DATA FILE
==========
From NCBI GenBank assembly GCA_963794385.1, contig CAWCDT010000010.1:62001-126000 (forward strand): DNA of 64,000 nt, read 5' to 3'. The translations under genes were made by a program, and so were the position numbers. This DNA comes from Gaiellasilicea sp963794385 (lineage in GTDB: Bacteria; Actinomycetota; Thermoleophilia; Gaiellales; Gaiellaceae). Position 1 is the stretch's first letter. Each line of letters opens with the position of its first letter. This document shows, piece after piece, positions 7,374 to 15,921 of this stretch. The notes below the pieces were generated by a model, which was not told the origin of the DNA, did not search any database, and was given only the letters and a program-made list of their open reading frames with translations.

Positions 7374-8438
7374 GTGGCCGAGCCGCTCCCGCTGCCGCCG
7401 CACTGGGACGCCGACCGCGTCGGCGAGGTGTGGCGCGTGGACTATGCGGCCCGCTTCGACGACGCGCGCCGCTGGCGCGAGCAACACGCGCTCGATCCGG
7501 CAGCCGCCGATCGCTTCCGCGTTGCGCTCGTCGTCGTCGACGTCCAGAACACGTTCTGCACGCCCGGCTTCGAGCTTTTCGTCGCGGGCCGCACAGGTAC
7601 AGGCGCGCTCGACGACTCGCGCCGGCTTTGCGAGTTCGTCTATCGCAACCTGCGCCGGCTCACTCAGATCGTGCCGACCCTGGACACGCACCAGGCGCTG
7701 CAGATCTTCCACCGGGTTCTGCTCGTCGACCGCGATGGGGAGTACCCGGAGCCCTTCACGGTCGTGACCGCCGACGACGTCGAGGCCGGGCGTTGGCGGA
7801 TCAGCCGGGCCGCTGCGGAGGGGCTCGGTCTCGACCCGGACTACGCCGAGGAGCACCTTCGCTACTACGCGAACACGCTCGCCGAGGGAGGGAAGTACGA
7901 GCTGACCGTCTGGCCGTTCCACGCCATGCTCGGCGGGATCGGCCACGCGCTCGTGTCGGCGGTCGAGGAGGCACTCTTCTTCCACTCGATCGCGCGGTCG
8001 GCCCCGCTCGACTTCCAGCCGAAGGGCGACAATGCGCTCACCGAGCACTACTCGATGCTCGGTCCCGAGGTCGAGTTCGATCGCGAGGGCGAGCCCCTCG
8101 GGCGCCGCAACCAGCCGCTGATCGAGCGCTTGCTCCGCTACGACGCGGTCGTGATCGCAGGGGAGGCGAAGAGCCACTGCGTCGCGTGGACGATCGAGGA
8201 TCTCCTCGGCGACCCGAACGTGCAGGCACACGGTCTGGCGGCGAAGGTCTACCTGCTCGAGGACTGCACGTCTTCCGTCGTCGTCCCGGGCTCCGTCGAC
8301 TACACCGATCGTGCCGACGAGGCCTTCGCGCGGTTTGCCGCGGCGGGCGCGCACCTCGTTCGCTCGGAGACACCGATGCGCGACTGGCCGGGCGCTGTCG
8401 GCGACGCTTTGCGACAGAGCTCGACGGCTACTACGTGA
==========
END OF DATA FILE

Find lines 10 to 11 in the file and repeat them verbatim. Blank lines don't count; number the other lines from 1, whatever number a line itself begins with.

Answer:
8001 GCCCCGCTCGACTTCCAGCCGAAGGGCGACAATGCGCTCACCGAGCACTACTCGATGCTCGGTCCCGAGGTCGAGTTCGATCGCGAGGGCGAGCCCCTCG
8101 GGCGCCGCAACCAGCCGCTGATCGAGCGCTTGCTCCGCTACGACGCGGTCGTGATCGCAGGGGAGGCGAAGAGCCACTGCGTCGCGTGGACGATCGAGGA